Special Collections: NEK Collectors Fair Edition | Live Culture

Special Collections: NEK Collectors Fair Edition

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Glass eye in the collection of Peter Martin - RACHEL ELIZABETH JONES
  • Rachel Elizabeth Jones
  • Glass eye in the collection of Peter Martin
"Local color" may not get more local or colorful than at a regional collectors' fair. Last Sunday,  20 or so folks displayed their hard-earned treasures atop rows of folding tables in the Orleans Elementary School gymnasium for the annual Collectors Fair. The Orleans County Historical Society and the Old Stone House Museum in Brownington hosted the event.

Interests were diverse, from local kids' sundry Pokémon paraphernalia and miniature monster trucks to sparkling costume jewelry to vintage hand tools. The atmosphere was friendly and casual.  I began to  wonder what else goes on in the state's nooks and crannies on any given lazy Sunday. 

Wyatt Moseley, who works in the Old Stone House blacksmith shop, noted that collectors are "kindred spirits of museums in many cases — the temperament is shared." The institution's focus, he said, is "historic Vermont" — and that passion seemed to extend, even if by default, to the community gathered in the school gym. At least a handful of the collectors are also involved with the Vermont Gas and Steam Engine Association, a nearly 40-year-old group that hosts an annual summer event at the Old Stone House Museum. 
Orleans School Gym - RACHEL ELIZABETH JONES
  • Rachel Elizabeth Jones
  • Orleans School Gym
Standing next to Bill Thorneloe's booth, Moseley held out his hand and joked that he and Thorneloe are in the same club: They've both had surgery for carpal tunnel syndrome. Thorneloe collects antique locks and keys, among other things (including tools too large to transport), and said he primarily sources his finds from other collectors. He drew my attention to a "trick lock"  — that is,  a padlock with two keyholes: a fake one in plain sight and a real one hidden behind a metal panel that springs back when a small button is pressed.

"This was back when locks were cool," Thorneloe said, though he was unsure precisely when the trick lock was made. Another heavily aged lock in the shape of a heart brought to mind love locks, and the proverb "Love laughs at locksmiths."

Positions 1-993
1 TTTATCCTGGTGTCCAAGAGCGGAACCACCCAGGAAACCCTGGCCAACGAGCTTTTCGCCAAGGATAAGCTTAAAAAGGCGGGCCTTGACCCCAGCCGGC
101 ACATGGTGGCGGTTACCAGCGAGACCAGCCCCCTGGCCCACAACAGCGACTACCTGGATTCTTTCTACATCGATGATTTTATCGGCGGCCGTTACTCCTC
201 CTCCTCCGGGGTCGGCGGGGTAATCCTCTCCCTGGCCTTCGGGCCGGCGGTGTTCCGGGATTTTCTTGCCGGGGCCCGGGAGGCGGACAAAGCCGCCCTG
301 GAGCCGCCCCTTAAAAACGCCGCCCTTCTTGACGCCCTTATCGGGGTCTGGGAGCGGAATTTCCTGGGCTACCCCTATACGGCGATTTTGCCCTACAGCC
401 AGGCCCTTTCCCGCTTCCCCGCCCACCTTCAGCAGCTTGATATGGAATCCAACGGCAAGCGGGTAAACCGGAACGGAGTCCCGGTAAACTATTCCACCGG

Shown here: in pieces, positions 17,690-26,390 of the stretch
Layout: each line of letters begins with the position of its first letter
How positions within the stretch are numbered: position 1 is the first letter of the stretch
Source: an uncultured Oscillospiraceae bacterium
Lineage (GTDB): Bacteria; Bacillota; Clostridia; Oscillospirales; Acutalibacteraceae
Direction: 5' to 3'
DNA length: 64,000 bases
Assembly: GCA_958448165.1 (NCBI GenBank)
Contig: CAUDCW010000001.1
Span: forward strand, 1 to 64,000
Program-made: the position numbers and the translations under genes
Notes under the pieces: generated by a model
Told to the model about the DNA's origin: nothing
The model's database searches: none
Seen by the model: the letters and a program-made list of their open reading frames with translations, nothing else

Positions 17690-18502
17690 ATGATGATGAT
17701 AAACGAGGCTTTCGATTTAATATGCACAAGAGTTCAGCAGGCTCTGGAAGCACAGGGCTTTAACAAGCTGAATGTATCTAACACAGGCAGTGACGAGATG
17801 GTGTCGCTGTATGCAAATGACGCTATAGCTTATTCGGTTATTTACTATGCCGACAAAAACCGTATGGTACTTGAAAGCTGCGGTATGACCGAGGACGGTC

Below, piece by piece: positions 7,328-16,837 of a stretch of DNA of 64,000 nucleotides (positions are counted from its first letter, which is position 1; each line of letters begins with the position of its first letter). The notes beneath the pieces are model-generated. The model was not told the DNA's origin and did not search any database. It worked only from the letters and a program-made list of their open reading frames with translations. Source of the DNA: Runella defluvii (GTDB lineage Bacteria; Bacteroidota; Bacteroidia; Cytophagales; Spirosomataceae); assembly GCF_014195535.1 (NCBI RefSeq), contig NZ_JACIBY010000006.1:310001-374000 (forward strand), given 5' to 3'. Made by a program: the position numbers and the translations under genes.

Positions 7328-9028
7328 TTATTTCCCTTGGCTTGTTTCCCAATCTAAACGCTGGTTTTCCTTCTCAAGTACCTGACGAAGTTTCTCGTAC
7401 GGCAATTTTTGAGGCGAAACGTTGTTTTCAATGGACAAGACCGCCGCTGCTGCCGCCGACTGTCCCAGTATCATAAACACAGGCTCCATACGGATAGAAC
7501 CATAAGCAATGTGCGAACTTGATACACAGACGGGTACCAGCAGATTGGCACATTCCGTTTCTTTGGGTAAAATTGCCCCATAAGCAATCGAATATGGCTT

Left to right: "Trick" lock from the collection of Bill Thorneloe; Bill Thorneloe with his locks and keys; heart-shaped padlock from Thorneloe collection - RACHEL ELIZABETH JONES
  • Rachel Elizabeth Jones
  • Left to right: "Trick" lock from the collection of Bill Thorneloe; Bill Thorneloe with his locks and keys; heart-shaped padlock from Thorneloe collection
Standing behind a contraption of spinning metal, Dean Suhr sported a pin reading "Southwest Forgotten Iron Charter Member" and a red "Make America Great Again" Trump hat. The tabletop machine, it turned out, is a Stirling cycle hot air engine that Suhr purchased from a collector in New Mexico. Suhr graciously explained that the machine runs from an external heat source — in this case, a small canister of burning propane.

Stirling engines once provided a "great alternative to steam," said Suhr, "because you could put a fire under them and walk off." After he suffered a stroke last year, Suhr and his wife moved from their 35-year home in Arizona to Vermont, where his wife has family. A member of VGSEA, he offered, "I'm a joiner. First thing I did [in Vermont] was join that engine club." 

Dean Suhr with Stirling cycle hot air engine - RACHEL ELIZABETH JONES
  • Rachel Elizabeth Jones
  • Dean Suhr with Stirling cycle hot air engine
Not all of the collectors present at the fair live in Vermont. Gail and Daniel Bousquet trekked down from Sawyerville, a Québec town closer to Orleans than to Montréal. Daniel displayed a small portion of his collection of postal service first day covers — envelopes with stamps commemorating the first day of a stamp's issue.  He estimated he has five or six hundred of them.